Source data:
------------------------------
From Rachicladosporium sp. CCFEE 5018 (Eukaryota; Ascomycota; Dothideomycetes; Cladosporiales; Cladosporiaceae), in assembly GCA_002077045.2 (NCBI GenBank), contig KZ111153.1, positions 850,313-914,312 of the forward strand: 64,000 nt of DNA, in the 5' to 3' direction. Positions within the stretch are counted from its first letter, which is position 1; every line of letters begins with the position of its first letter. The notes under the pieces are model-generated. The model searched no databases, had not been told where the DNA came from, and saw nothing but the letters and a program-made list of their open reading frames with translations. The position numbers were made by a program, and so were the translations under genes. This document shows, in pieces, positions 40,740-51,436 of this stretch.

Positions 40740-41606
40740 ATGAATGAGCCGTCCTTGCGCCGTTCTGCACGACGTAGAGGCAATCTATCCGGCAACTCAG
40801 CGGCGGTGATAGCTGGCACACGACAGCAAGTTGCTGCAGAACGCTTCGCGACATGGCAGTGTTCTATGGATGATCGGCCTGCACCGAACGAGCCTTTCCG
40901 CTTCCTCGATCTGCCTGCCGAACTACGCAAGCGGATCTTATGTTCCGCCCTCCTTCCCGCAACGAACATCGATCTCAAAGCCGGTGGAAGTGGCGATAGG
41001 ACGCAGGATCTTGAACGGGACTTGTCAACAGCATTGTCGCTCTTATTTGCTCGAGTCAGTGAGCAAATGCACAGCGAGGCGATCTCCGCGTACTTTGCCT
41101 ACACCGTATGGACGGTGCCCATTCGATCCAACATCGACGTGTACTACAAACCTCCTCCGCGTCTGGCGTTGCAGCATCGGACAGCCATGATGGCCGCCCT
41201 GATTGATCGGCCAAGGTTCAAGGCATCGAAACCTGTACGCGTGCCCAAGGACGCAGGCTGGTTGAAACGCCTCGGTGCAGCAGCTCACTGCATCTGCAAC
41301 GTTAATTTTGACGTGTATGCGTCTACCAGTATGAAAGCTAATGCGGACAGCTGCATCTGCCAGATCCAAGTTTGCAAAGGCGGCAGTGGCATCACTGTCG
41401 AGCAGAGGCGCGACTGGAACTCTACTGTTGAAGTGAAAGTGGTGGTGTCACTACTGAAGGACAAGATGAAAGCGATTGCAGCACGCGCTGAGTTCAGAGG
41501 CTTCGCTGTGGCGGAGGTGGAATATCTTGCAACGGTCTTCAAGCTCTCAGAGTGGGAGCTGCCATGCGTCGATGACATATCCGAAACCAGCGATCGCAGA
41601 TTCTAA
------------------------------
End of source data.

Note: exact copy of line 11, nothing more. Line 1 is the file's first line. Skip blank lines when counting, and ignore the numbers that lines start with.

41501 CTTCGCTGTGGCGGAGGTGGAATATCTTGCAACGGTCTTCAAGCTCTCAGAGTGGGAGCTGCCATGCGTCGATGACATATCCGAAACCAGCGATCGCAGA